Bad deals happen every day in our society. The simple fact is that there are more idiots than smart people in this world.
The NBA is far from exempt from that theory. The bad deals happen every year in the league. We're all very leery in 2010 because there's about four worthwhile free agents and 100 other guys who are going to get overpaid.
Granted, there's more money flowing openly this summer than ever before. But there's a long littered road of bad contracts in NBA executives' offices.
Teams try to make us forget about previous mistakes and only focus what can be in the future. The Bulls, Nets, and Knicks have all sold thousands of season tickets based solely on the promise of landing LeBron James.
Well, we're here to remind you how badly a deal can go sour if your team's too frivolous with their wallet.
WHAT HE DID BEFORE: Knight played one season in 1996-97 with the Lakers and averaged 4.8 points and 4.5 rebounds in just over 16 minutes a game.
THE CONTRACT: That somehow inspired Celtics honcho Rick Pitino to ink Knight to a seven-year, $22 million deal.
WHAT HE DID AFTER: Pitino was convinced he got the big man the team needed. That love affair was over after one year of 6.5 points and five rebounds per game. Knight played five more years in the league in L.A. and New York with minuscule numbers.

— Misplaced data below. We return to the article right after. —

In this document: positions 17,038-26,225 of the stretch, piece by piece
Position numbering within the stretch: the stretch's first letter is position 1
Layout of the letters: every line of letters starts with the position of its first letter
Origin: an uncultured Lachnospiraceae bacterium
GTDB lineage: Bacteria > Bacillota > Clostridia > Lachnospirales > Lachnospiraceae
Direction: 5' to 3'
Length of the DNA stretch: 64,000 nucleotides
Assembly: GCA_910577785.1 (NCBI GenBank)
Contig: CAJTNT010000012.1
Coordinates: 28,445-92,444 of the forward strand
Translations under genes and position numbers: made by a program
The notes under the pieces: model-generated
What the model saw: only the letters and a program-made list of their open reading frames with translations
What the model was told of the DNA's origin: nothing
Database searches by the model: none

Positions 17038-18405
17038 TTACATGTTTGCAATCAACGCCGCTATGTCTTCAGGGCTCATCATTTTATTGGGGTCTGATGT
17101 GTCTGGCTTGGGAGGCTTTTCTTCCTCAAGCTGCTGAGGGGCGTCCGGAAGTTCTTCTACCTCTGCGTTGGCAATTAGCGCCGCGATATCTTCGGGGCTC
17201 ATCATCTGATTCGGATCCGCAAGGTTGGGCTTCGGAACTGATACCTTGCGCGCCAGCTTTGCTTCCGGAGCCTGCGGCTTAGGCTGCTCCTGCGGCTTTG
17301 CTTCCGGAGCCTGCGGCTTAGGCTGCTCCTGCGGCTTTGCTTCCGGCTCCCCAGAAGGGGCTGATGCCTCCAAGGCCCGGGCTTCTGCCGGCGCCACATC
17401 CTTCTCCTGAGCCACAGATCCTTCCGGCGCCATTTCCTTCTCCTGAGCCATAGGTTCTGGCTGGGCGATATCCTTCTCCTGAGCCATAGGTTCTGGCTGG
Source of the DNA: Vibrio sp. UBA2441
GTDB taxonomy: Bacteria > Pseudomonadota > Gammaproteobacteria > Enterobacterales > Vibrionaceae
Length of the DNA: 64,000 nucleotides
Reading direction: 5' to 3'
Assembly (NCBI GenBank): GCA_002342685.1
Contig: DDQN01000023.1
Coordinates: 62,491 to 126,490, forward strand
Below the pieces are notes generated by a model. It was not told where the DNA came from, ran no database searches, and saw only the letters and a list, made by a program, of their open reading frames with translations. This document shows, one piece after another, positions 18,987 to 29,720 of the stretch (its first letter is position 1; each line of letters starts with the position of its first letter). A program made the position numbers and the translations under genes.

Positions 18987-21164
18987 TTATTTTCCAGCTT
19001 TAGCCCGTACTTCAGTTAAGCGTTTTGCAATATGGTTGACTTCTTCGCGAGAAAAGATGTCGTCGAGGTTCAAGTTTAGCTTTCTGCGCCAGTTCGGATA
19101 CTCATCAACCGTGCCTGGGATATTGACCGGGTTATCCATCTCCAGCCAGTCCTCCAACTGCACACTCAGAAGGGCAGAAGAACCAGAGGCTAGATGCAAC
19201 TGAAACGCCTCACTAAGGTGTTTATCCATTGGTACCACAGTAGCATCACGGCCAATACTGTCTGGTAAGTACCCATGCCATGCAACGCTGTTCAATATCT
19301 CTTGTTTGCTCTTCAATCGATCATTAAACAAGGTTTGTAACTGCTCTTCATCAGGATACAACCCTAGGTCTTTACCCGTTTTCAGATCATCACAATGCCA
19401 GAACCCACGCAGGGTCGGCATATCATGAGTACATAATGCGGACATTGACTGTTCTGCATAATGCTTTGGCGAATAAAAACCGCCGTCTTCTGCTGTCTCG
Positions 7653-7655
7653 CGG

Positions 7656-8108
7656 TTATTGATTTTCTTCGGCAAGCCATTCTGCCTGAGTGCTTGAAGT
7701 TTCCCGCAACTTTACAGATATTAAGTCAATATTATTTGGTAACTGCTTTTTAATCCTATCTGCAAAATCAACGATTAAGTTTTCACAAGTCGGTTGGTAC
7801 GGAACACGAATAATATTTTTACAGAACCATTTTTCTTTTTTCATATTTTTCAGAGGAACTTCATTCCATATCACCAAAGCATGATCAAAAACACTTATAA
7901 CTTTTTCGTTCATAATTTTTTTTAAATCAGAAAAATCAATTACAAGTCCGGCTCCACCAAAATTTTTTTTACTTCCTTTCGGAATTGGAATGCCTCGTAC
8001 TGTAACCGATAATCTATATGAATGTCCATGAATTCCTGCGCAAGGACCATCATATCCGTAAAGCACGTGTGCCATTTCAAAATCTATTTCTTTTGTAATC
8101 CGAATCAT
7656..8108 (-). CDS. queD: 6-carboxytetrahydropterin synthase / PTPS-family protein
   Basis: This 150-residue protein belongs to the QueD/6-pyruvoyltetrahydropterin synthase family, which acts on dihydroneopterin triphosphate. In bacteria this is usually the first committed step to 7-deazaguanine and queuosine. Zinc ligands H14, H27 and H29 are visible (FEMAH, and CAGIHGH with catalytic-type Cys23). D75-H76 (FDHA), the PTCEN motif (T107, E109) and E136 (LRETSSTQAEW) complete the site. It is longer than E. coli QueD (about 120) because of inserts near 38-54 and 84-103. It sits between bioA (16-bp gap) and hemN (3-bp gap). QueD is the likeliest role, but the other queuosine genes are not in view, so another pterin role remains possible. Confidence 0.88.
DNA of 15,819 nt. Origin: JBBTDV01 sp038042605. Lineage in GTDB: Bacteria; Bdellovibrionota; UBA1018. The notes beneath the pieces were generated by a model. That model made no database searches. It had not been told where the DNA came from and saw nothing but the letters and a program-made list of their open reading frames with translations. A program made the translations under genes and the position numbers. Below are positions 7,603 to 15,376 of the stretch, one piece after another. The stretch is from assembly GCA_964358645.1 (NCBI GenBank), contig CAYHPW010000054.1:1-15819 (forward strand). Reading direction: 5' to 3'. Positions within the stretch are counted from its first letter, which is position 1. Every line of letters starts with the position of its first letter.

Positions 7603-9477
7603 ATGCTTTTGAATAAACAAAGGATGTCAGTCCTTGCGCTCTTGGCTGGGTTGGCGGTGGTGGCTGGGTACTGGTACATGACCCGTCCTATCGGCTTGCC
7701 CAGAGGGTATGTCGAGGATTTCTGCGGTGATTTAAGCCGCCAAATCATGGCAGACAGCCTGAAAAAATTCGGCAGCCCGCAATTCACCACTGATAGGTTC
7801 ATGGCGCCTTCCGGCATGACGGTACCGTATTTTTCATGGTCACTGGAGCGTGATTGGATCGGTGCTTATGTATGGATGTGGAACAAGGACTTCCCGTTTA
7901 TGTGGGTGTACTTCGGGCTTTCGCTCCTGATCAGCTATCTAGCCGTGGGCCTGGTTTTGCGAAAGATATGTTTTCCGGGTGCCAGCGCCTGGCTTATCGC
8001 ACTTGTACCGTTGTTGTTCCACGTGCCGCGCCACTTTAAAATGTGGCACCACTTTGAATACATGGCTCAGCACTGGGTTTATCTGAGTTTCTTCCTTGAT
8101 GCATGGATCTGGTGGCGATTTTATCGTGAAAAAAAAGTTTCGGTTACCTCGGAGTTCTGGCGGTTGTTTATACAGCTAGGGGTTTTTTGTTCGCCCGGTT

WHAT HE DID BEFORE: Miles never averaged more than 9.5 points or 5.9 rebounds a season in his first four seasons in the league, two with the Clippers and two with the Cavs.
THE CONTRACT: Portland signed the then 22-year-old to a six-year, $48 million deal.
WHAT HE DID AFTER: Three years of low-double-digit points per game but never played more than 63 games in a season. Portland tried to get money back after a supposed career-ending knee injury, only to see Miles stick it to them for another $18 million after appearing in 34 games for the Grizzlies in 2008-09.
WHAT HE DID BEFORE: A quality shooting guard, for certain. Nobody's arguing what he was. But by the time the Wizards shipped Chris Webber to Sacramento in 1999, Richmond was spent. He averaged 19.7 points per game that season.
THE CONTRACT: Four years, $40 million from Washington
WHAT HE DID AFTER: Two declining years, including missing 45 games in the second year. What did they expect from a 34-year-old? The Wizards bought the final two years of the deal for $10 million.
WHAT HE DID BEFORE: Agent Zero was a middling star with solid numbers in his first four years in Washington, Arenas missed most of the Wizards' first-round loss in the 2007 playoffs and 69 games in 2007-08.
THE CONTRACT: Arenas somehow commanded a six-year, $111 million deal. Moreover, he convinced management that they needed to re-up Antawn Jamison for four years and $50 million.
WHAT HE HAS DONE AFTER: Got himself suspended for having a gun in the locker room. That's the highlight. He played two games in 2009. Two. We're only talking about this guy as a star because of his contract. His 22.8 points per game in his 32 games in 2010 don't equal superstar.
WHAT HE DID BEFORE: After two sleepy years in Washington and a so-so year with the Clippers, Simmons had a huge 2004-05 season, averaging 16.4 points and 5.9 rebounds per game, good enough for the NBA's Most Improved Player award.
THE CONTRACT: Four years, $47 million from the Milwaukee Bucks
WHAT HE HAS DONE AFTER: 13.4-4.4 for the Bucks the first year, played 21 games in 2006-07. Dealt to the Nets, where his numbers are far from double digits. Played just two games last year.
WHAT HE DID BEFORE: After being a 20-point-per game guy for the first eight years of his career, Brand played just eight games due to injury and averaged 13.6 points per game in 2007-08.